For a few hours last week we all had fun speculating about the amazing plane of Atlazan. You see, Atlazan is a mythical place where all of the hopes and dreams of the fans of Magic the Gathering can live in harmony. It’s where the Vorthos in each of us can see more of the Magic story unfold. It’s where the history buff in each of us can see Wizards’ take on the legends of Atlantis alongside Mayan and Aztec cultures. It’s where the spike in each of us can once again beg for a Damnation reprint.

But Atlazan isn’t real, at least not yet. Instead it was the highlight of a promotional marketing image that was leaked to Reddit. The response blew up pretty quickly resulting in the original thread being closed and the original poster deleting their Reddit account. This shouldn’t be too surprising since Wizards has promised swift justice and retribution in the past, especially in the wake of a few high-profile leaks from earlier this year, most notably in Battle for Zendikar block.

So why do it? The survey included this marketing picture which, according to Wizards, includes theoretical packaging for future expansion sets. To anyone who is familiar with these surveys it was quickly clear that this was a theoretical image, not necessarily reflecting the real names of future expansions. It seems the interest on the part of the leak-provider was to share something cool with the community. After all, the Magic community is nothing if not obsessed with information about future expansions.

The leaked packaging wasn’t the only recent leak either. Major spoiler alert: Four of the set’s story cards [leaks in the link] were found using an exploit in the website security for Wizards of the Coast. Now, this is a bit of a different case but the end result is the same. More information was disseminated to the Magic community outside of WotC’s planned schedule. How and why does this keep happening?

These two leaks are not the same in my opinion. In one case we have a survey participant who got over-zealous about some information in the survey without, perhaps, fully understanding the nature of the content before sending it out into the wilds of the internet. In the other case we have an individual whose intent was to compromise Wizard’s security to find leaks to push to the community. Two completely different cases and it will be very important that Wizards treats them as such.

Leaks are inevitable but not all leaks are created equal. Whether or not you think leaks are good or bad for the community, there is a clear line between malicious attacks on Wizards (such as by a disgruntled factory worker) and found information that the finder gets excited about and wants to share with everyone (because let’s be real, Magic information is exciting).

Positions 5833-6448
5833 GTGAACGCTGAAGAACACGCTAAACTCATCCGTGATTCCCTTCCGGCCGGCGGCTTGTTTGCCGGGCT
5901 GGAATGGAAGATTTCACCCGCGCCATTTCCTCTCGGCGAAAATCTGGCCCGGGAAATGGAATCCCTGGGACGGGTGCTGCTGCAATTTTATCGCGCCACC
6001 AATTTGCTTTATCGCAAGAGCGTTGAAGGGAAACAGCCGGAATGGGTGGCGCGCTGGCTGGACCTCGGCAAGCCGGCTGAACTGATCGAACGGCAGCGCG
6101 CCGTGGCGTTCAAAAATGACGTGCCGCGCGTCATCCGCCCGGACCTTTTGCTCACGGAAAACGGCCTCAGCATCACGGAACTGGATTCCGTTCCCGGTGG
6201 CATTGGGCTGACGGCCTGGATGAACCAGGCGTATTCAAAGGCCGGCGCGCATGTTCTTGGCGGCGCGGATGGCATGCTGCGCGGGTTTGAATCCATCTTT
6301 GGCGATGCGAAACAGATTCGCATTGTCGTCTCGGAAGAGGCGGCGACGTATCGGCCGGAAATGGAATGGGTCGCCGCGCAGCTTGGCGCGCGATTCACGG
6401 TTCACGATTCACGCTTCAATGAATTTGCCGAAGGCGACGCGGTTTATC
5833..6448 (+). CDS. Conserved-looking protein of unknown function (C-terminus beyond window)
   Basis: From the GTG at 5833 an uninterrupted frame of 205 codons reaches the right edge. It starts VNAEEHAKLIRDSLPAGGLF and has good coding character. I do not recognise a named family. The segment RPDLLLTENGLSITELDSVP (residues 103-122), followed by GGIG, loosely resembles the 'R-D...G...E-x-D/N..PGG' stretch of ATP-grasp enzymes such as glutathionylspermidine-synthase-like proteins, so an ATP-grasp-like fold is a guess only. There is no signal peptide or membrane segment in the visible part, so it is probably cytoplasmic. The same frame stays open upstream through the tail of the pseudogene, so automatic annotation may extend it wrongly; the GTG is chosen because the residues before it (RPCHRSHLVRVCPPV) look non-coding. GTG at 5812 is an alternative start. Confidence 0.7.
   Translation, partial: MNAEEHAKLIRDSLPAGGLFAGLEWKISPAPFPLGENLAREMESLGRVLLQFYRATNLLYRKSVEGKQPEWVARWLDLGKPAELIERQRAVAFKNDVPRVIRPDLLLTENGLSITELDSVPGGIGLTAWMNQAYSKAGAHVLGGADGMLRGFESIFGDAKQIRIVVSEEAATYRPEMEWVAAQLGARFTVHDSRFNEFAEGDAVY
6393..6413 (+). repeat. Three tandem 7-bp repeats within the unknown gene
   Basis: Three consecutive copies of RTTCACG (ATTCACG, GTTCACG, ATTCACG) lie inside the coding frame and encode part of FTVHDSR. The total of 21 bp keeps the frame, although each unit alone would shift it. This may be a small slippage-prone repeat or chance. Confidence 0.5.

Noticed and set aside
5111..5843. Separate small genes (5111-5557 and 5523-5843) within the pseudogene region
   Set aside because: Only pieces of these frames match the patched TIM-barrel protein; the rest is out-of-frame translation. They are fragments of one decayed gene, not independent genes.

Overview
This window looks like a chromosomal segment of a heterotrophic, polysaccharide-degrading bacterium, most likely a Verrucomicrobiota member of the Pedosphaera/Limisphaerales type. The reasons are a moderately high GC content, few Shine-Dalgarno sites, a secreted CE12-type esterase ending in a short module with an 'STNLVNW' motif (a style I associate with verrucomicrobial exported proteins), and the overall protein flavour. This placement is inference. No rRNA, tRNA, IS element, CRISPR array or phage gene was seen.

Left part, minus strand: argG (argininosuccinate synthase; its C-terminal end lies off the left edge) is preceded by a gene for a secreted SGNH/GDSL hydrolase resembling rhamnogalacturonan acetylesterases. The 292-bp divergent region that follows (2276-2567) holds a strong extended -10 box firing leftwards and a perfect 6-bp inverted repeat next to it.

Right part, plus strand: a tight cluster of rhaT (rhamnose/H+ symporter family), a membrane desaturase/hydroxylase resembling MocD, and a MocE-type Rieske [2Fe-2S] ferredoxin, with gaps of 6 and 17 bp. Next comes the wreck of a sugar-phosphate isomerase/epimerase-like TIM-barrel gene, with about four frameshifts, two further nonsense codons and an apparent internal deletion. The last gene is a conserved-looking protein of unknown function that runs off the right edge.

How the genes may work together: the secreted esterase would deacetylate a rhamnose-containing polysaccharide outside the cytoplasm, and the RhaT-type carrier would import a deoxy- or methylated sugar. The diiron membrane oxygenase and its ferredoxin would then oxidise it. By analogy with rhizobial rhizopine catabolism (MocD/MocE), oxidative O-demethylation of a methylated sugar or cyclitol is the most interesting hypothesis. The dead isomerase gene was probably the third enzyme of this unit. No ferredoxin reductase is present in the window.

At this point we haven’t actually seen much of an official response from Wizards other than a tweet to acknowledge the packaging was part of an official survey.

I don’t expect Wizards to track down the Redditor who shared this image. The damage is done and it’s likely they feel some level of concern over what they’ve done (hence deleting their Reddit account). On the other hand, I wouldn’t be surprised if Wizards was attempting to discover who found the story cards on their site and sent them out into the public. I also wouldn’t be surprised if that individual was ultimately suspended from the DCI for some time. It’s entirely possible Wizards would take legal action against what might be considered theft, but I’m not a lawyer.

One thing I want to conclude with is that even though this is a significant leak, Wizards seems to have learned their lesson about making a big fuss over leaks. In the past, several #wotcstaff members have had pretty incendiary things to say in the wake of leaks. I’m not going to hold that against them. They work very hard on Magic the Gathering and having the revelation of that work stolen from them feels absolutely awful.

On the other hand, the visuals of the staff complaints on social media are not good. It does not paint Wizards in a positive light. Taking rational and measured approaches to these leaks is what will endear Wizards to the community. We all like Magic the Gathering. We don’t have to necessarily like Wizards of the Coast as well (though many of us do). It’s important for Wizards to endear us to them as a company not just a game, otherwise malicious leaks may continue to be a problem for the community.

What We Learned is a weekly feature here at Hipsters of the Coast written by former amateur Magic Player Rich Stein, who came really close to making day two of a Grand Prix on several occasions. Each week we will take a look at the past seven days of major events, big news items, and community happenings so that you can keep up-to-date on all the latest and greatest Magic: the Gathering community news.

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